English teacher: You will get used to automatic writing and you will like it!



English teacher Yohei Igarashi, author of The connected condition: romance and the dream of communication (2019), argues that writing can be primarily automated because most are predictable:

Cases of automated journalism (sports news and financial reporting, for example) are on the rise, while explanations of the benefits of insurance companies and marketing copy also rely on automatic writing technology. We can imagine a near future where machines would play an even more important role in very conventional writings, but also a more creative role in imaginative genres (novels, poems, plays), even the computer code itself.

Yohei Igarashi, “The cliché responds” to Infinite time (September 9, 2021)

Yohei Igarashi

Currently, the ability of humans to guess whether it is typewriting, he says, is only a little better than chance.

How does automatic writing work? The best-known model, GPT-3, was trained to write by parsing 500 billion words, absorbing both their usual meaning and where they appear in grammatical structures (syntax).

One of the results of such a process is predictive text. Our emails or cell phones can save us time suggesting words or phrases because they appear so often in ordinary language that they are likely to be correct. For example, “Your costume will be ready at 5:00 PM” is more likely to be followed by “Thank you” (a choice available) than “Keep it.” I decided to stop wearing costumes ”(a choice that must be made).

There are limitations on typewriting. By eliminating the Internet instead of books, the machines absorb a lot of rant and gossip that probably wouldn’t interest any publisher. But more than that:

… Such models have no real knowledge of the world, which is why a language model, in possession of a lot of information on the probabilities of sequences of words, can write illogical sentences. This might suggest that if you are a man due to appear in court, but your costume is dirty, you should go in a bathing suit instead. Or, although he knows that cheese in French is cheese, he doesn’t know that cheeses usually don’t melt in the refrigerator. This type of knowledge, on which language models are tested, is called “common sense physics”. It sounds oxymoronic, but is appropriate considering that the inner workings of these deep learning-based models, while basic, also seem quite mysterious.

Yohei Igarashi, “The cliché responds” to Infinite time (September 9, 2021)

Igarashi goes on to say that the basic concept isn’t even new. George Orwell (1903-1950) complained about automatic language in a famous essay, “Politics and the English Language” (1946), long before computers were widely used. Orwell meant, of course, propaganda and cliché.

He asks, “What would Orwell think of computer-generated texts, which paste words precisely because they have been so ordered by others and repeated over and over again?” “

In fact, Orwell touched on this same subject in 1984. Julia, one of the main characters, has the task of supervising the machine which produces novels: “… she worked, as he had guessed, on the typewriters of the novels of the Fiction department. She loved her job, which consisted mainly of running and maintaining a powerful but delicate electric motor… ”You can be pretty sure that nothing in these novels would give anyone new ideas.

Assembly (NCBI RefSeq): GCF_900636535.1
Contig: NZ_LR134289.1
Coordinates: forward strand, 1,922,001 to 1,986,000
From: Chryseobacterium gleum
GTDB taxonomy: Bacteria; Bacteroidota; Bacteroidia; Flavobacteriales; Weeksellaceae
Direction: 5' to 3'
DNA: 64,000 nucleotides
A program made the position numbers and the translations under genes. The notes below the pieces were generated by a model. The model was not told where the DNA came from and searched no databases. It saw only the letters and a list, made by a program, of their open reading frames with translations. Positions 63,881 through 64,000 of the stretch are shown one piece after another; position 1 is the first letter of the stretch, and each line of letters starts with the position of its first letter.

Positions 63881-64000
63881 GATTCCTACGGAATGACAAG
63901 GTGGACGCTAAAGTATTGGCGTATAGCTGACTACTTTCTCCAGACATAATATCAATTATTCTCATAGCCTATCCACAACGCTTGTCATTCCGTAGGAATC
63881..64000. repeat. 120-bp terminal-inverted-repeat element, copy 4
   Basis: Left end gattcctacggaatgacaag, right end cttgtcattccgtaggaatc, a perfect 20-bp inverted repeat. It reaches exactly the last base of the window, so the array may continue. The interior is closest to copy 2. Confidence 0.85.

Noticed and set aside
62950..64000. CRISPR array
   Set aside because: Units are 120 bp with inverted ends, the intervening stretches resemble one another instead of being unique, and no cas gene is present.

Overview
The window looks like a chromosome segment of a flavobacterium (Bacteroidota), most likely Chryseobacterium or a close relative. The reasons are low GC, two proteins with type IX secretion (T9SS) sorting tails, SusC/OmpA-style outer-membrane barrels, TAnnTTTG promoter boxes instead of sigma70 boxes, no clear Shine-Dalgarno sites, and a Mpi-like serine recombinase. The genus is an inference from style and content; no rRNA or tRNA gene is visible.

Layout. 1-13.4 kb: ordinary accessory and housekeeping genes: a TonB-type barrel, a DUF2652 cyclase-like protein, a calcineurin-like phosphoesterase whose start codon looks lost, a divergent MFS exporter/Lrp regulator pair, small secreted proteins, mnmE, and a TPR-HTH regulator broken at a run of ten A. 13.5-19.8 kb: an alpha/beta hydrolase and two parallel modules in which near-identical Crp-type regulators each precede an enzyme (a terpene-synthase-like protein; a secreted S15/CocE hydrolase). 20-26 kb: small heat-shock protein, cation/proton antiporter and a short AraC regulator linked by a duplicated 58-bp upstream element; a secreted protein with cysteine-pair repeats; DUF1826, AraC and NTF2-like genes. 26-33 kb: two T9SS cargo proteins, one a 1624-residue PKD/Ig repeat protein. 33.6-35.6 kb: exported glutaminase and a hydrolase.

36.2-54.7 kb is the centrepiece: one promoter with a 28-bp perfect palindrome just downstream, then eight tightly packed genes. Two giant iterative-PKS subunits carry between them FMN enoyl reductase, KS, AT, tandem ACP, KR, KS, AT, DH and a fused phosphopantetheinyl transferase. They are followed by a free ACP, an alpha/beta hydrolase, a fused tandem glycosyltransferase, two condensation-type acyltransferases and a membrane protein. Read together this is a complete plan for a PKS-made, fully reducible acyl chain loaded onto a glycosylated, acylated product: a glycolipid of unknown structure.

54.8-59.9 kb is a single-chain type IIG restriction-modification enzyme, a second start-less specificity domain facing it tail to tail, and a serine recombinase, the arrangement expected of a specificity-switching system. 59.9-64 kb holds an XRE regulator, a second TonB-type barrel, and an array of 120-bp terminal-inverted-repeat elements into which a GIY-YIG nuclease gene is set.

More boldly, citing researcher Walter J. Ong (1912-2003), Igarashi argues that for most of history most human languages ​​have been stereotyped and tainted with clichés. Before writing and printing technology, he says, “knowledge was stored and disseminated through such oral formulas. Imagine if we were to navigate the world without the benefit of writing, using only informational mnemonics such as “Thirty days in September, / April, June and November…” ”

The advent of the printing press, and therefore widespread literacy, enabled our ancestors to store information offsite, so to speak, and to become more individually creative. Ong saw the romantic movement of the 19e-th century, which valued unique self-expression, as a natural result. In fact, Igarashi thinks, our modern desire for unique self-expression is a legacy of the romantics. Uniqueness would have been much less prized in the past.

Igahashi is optimistic about the future of unique creativity in the age of automatic writing, concluding,

These ancient writing technologies – from handwriting to printing – freed the human mind from the burden of storing information so that we could be more creative. Likewise, today’s text-based technologies, which can generate useful writing, need not kill the idea of ​​human originality as much as reinvigorate it – a new romanticism. The one who can appropriate, manipulate, play with, mock, even reject what typewriting ends up being. And if human writers seem to have the final say, a bigger and better language model will inevitably come along and consume all of this new writing. Then the writers will innovate again, and so on.

Yohei Igarashi, “The cliché responds” to Infinite time (September 9, 2021)

Its basic point is that transparent automatic writing is the result of most of what we actually write is highly predictable. So our expressed thoughts may be easier to automate than we think. In other words, if a lot of people have already said it, the crawler will find it.

Those who want innovation and personal creativity must themselves be innovators and creators. Uniqueness is the only thing the machine cannot predict.

You can also read: Will a computer ever be able to write your article for you? GPT-3 recently posted a paragraph that one pop psychologist said sounded like him. The problem was, for every tinkered paragraph that made sense, there was one that didn’t. And GPT-3 can’t help but pick up bad ideas.


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